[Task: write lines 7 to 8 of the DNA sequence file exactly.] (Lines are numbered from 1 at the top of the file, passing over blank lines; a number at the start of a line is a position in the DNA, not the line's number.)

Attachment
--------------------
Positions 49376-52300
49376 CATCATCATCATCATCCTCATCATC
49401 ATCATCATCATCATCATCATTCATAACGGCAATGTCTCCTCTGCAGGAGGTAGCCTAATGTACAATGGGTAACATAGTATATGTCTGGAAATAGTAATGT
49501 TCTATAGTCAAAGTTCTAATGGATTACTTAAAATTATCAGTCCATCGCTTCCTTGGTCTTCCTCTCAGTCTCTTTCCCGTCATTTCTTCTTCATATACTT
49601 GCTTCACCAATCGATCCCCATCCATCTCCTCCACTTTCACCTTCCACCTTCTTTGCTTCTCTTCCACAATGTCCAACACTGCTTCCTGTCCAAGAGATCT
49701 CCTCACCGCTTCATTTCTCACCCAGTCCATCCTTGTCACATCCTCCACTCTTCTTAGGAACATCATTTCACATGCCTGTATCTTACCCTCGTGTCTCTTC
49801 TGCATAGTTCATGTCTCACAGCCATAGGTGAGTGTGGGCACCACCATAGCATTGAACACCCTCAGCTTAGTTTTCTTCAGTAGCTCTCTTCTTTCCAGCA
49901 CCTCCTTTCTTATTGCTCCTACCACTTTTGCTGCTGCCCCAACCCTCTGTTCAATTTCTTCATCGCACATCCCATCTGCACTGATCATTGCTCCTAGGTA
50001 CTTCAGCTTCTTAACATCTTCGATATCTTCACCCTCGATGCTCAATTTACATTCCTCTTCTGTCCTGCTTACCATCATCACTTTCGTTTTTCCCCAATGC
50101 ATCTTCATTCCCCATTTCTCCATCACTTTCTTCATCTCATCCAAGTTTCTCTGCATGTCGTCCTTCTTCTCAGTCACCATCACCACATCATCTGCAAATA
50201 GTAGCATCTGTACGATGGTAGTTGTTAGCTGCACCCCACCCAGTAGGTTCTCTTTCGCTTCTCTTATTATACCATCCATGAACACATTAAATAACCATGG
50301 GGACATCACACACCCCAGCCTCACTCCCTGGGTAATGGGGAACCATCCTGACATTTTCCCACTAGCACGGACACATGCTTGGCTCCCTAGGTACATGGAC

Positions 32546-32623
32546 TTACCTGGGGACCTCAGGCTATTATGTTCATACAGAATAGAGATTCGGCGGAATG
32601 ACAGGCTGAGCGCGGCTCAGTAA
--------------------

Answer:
49801 TGCATAGTTCATGTCTCACAGCCATAGGTGAGTGTGGGCACCACCATAGCATTGAACACCCTCAGCTTAGTTTTCTTCAGTAGCTCTCTTCTTTCCAGCA
49901 CCTCCTTTCTTATTGCTCCTACCACTTTTGCTGCTGCCCCAACCCTCTGTTCAATTTCTTCATCGCACATCCCATCTGCACTGATCATTGCTCCTAGGTA